3.5″ screen… 3.5″ screen… 3.5″ screen! Can’t think of anything else to say. It’s too small for serious reading.
And Scott is correct that a 3.5″ screen offers an inferior reading experience compared with a paperback when measured using the attributes that define a quality print reading experience. And that’s precisely what Kindle and other eReader and eInk-based devices attempt to do, which is “help … sustain the rate of historical performance improvement that their customers had come to expect.” This is classic Clay Christensen disruptive vs. sustaining technology, as we watch firms attempt to make a “better book”:
The second pattern is that the purpose of advanced technology development in the industry was always to sustain established trajectories of performance improvement: to reach the higher-performance, higher-margin domain of the upper right of the trajectory map. Many of these technologies were radically new and difficult, but they were not disruptive.
But people who are reading on smartphones are choosing to do so based on new and different attributes. Again from Christensen:
Generally disruptive innovations were technologically straightforward, consisting of off-the-shelf components put together in a product architecture that was often simpler than prior approaches. They offered less of what customers in established markets wanted and so could rarely be initially employed there. They offered a different package of attributes valued only in emerging markets remote from, and unimportant to, the mainstream. (Emphasis added)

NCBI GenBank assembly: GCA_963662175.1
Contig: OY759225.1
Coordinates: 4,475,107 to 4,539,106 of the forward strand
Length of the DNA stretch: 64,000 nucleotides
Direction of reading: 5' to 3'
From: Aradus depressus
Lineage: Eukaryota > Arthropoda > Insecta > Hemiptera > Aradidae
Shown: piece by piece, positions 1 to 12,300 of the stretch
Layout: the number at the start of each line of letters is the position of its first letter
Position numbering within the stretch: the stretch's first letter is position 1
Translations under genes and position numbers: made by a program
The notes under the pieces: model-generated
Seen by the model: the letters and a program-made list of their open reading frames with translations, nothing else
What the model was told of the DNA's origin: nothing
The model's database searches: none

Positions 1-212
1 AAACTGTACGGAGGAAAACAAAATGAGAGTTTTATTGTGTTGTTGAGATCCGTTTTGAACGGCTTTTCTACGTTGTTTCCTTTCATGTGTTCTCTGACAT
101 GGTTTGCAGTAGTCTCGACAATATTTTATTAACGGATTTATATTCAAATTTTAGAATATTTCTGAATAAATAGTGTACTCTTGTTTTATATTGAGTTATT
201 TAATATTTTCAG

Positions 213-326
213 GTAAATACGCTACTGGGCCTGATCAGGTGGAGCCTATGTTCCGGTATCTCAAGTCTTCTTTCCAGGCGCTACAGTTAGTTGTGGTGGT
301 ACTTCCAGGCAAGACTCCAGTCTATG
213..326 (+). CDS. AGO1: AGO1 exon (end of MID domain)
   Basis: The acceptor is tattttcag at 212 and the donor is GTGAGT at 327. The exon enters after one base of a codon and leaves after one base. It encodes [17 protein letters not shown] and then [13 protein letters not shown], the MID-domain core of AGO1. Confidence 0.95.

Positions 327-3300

Attributes like convenience, portability, price, immediacy, and connectivity are more important to these customers than attributes like paper weight, coating, or smell. So it’s no surprise that we’re seeing the quickest growth in smartphone reading outside of established markets. (As another data point, we sell more of our iPhone apps in Australia than in Canada, even though Canada has a significantly larger population, and is a much bigger market for our print books.)
Designing eReaders aimed at converting existing readers (particularly in large English-speaking markets) is a fine strategy if your aim is to achieve better margins through a “better” book and capture more customers from among your current markets. But doing so risks at best missing a much bigger new market, and at worst a complete evaporation of the old one. Mike Masnick offers a very nice summary of this trap over at TechDirt:
Historically, pretty much every disruptive innovation has followed Christensen’s curve, meaning that the eventual outcome really is a better overall solution for the market, and thus makes the market much bigger, even if it doesn’t look that way at first. But, the problem is that it’s difficult to see that. So, when we get industry defenders (whether it’s the recording industry, the movie industry, the newspaper industry or others) insisting that it doesn’t make sense to jump off that cliff and embrace these new offerings, because the market just isn’t big enough (or, as short-sighted Hollywood execs have taken to saying: “turning analog dollars into digital dimes”), we note that they’re absolutely making the management trap described above.
In just the past two years, we’ve seen smartphones get much better at doing things like navigation, video, and even voice recognition. I have little doubt they’ll improve for reading too.
Several of the sessions at next month’s TOC Conference are aimed at helping publishers avoid this strategy trap, as well as better understand these new market opportunities. Space is limited, so sign up today.